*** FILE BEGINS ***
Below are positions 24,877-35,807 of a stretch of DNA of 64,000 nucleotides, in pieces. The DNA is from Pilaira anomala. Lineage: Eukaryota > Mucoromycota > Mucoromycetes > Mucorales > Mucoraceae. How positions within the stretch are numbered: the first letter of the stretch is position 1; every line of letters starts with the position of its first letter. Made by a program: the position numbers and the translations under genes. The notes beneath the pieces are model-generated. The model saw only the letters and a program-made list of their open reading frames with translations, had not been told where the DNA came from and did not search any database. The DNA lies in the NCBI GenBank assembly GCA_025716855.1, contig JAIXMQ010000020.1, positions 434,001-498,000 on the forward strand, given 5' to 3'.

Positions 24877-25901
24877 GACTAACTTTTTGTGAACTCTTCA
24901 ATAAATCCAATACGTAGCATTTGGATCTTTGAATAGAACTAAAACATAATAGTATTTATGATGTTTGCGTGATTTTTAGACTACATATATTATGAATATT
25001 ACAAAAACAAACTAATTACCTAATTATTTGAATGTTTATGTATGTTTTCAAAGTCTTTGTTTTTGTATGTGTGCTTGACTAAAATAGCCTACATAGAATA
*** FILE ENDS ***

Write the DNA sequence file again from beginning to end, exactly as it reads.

Below are positions 24,877-35,807 of a stretch of DNA of 64,000 nucleotides, in pieces. The DNA is from Pilaira anomala. Lineage: Eukaryota > Mucoromycota > Mucoromycetes > Mucorales > Mucoraceae. How positions within the stretch are numbered: the first letter of the stretch is position 1; every line of letters starts with the position of its first letter. Made by a program: the position numbers and the translations under genes. The notes beneath the pieces are model-generated. The model saw only the letters and a program-made list of their open reading frames with translations, had not been told where the DNA came from and did not search any database. The DNA lies in the NCBI GenBank assembly GCA_025716855.1, contig JAIXMQ010000020.1, positions 434,001-498,000 on the forward strand, given 5' to 3'.

Positions 24877-25901
24877 GACTAACTTTTTGTGAACTCTTCA
24901 ATAAATCCAATACGTAGCATTTGGATCTTTGAATAGAACTAAAACATAATAGTATTTATGATGTTTGCGTGATTTTTAGACTACATATATTATGAATATT
25001 ACAAAAACAAACTAATTACCTAATTATTTGAATGTTTATGTATGTTTTCAAAGTCTTTGTTTTTGTATGTGTGCTTGACTAAAATAGCCTACATAGAATA